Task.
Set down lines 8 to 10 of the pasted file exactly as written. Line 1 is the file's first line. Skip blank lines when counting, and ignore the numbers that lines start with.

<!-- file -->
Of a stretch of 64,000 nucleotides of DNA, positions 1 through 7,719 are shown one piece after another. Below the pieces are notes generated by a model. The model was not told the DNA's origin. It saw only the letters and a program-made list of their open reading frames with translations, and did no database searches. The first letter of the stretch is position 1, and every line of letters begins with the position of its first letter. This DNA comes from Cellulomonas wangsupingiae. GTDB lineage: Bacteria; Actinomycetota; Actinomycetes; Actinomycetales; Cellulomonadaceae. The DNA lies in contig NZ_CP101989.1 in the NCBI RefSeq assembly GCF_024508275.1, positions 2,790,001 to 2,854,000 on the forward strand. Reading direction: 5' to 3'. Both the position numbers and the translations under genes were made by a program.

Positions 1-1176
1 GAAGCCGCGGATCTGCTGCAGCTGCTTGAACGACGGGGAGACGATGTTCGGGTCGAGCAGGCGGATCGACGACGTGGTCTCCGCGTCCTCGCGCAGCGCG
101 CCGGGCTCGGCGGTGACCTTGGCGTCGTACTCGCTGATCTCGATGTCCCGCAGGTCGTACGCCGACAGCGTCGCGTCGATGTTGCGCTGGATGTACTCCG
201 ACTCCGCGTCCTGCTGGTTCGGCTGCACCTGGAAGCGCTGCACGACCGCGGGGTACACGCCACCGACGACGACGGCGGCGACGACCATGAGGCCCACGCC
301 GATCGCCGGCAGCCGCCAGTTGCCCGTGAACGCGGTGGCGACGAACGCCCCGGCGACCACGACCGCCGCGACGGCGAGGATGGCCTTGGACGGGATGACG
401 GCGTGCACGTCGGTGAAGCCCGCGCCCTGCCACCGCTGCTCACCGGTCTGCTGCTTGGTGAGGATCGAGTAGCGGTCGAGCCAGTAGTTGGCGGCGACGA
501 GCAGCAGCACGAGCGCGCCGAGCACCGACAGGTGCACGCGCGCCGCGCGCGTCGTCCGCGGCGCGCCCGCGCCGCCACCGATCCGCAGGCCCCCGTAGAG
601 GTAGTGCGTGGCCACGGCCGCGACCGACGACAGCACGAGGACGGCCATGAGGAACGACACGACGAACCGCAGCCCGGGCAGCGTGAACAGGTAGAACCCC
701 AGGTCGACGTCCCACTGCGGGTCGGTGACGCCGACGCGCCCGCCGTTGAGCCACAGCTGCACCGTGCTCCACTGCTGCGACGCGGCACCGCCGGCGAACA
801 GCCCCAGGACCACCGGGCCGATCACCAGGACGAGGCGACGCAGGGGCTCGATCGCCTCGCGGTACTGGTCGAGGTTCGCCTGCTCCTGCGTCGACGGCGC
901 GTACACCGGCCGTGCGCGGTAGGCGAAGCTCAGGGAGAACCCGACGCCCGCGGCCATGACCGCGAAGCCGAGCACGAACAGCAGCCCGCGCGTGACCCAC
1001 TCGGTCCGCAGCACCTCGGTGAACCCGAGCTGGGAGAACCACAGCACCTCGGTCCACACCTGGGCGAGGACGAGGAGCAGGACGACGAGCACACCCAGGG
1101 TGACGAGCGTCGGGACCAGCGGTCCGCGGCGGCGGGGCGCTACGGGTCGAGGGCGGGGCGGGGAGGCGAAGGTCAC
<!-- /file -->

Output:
501 GCAGCAGCACGAGCGCGCCGAGCACCGACAGGTGCACGCGCGCCGCGCGCGTCGTCCGCGGCGCGCCCGCGCCGCCACCGATCCGCAGGCCCCCGTAGAG
601 GTAGTGCGTGGCCACGGCCGCGACCGACGACAGCACGAGGACGGCCATGAGGAACGACACGACGAACCGCAGCCCGGGCAGCGTGAACAGGTAGAACCCC
701 AGGTCGACGTCCCACTGCGGGTCGGTGACGCCGACGCGCCCGCCGTTGAGCCACAGCTGCACCGTGCTCCACTGCTGCGACGCGGCACCGCCGGCGAACA